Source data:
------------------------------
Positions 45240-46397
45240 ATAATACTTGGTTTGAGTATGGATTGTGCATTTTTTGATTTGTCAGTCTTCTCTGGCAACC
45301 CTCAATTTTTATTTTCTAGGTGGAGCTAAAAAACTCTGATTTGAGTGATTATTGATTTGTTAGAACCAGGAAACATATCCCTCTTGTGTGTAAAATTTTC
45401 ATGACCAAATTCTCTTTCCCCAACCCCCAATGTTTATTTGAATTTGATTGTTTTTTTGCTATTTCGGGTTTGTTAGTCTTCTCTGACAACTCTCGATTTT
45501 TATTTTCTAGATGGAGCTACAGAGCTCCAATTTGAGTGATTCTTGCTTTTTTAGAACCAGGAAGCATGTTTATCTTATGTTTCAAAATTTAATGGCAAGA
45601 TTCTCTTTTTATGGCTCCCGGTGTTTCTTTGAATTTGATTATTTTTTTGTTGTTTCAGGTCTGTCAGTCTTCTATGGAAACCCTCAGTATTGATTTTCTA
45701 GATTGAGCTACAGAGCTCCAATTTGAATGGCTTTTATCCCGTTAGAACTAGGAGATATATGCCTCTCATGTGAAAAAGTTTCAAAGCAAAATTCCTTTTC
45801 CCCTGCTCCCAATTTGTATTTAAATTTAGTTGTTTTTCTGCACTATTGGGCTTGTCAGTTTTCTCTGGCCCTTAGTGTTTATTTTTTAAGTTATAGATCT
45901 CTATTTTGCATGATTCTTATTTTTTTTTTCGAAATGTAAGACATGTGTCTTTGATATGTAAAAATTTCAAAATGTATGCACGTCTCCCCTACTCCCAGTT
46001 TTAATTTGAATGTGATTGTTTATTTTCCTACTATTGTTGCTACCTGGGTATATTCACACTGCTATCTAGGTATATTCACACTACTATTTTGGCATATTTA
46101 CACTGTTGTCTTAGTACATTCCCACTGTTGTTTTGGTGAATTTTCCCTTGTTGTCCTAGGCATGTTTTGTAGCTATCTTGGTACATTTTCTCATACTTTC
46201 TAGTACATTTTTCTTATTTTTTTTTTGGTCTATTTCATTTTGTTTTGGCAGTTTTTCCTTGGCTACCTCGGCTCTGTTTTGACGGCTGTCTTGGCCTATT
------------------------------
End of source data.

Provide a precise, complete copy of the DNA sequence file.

Positions 45240-46397
45240 ATAATACTTGGTTTGAGTATGGATTGTGCATTTTTTGATTTGTCAGTCTTCTCTGGCAACC
45301 CTCAATTTTTATTTTCTAGGTGGAGCTAAAAAACTCTGATTTGAGTGATTATTGATTTGTTAGAACCAGGAAACATATCCCTCTTGTGTGTAAAATTTTC
45401 ATGACCAAATTCTCTTTCCCCAACCCCCAATGTTTATTTGAATTTGATTGTTTTTTTGCTATTTCGGGTTTGTTAGTCTTCTCTGACAACTCTCGATTTT
45501 TATTTTCTAGATGGAGCTACAGAGCTCCAATTTGAGTGATTCTTGCTTTTTTAGAACCAGGAAGCATGTTTATCTTATGTTTCAAAATTTAATGGCAAGA
45601 TTCTCTTTTTATGGCTCCCGGTGTTTCTTTGAATTTGATTATTTTTTTGTTGTTTCAGGTCTGTCAGTCTTCTATGGAAACCCTCAGTATTGATTTTCTA
45701 GATTGAGCTACAGAGCTCCAATTTGAATGGCTTTTATCCCGTTAGAACTAGGAGATATATGCCTCTCATGTGAAAAAGTTTCAAAGCAAAATTCCTTTTC
45801 CCCTGCTCCCAATTTGTATTTAAATTTAGTTGTTTTTCTGCACTATTGGGCTTGTCAGTTTTCTCTGGCCCTTAGTGTTTATTTTTTAAGTTATAGATCT
45901 CTATTTTGCATGATTCTTATTTTTTTTTTCGAAATGTAAGACATGTGTCTTTGATATGTAAAAATTTCAAAATGTATGCACGTCTCCCCTACTCCCAGTT
46001 TTAATTTGAATGTGATTGTTTATTTTCCTACTATTGTTGCTACCTGGGTATATTCACACTGCTATCTAGGTATATTCACACTACTATTTTGGCATATTTA
46101 CACTGTTGTCTTAGTACATTCCCACTGTTGTTTTGGTGAATTTTCCCTTGTTGTCCTAGGCATGTTTTGTAGCTATCTTGGTACATTTTCTCATACTTTC
46201 TAGTACATTTTTCTTATTTTTTTTTTGGTCTATTTCATTTTGTTTTGGCAGTTTTTCCTTGGCTACCTCGGCTCTGTTTTGACGGCTGTCTTGGCCTATT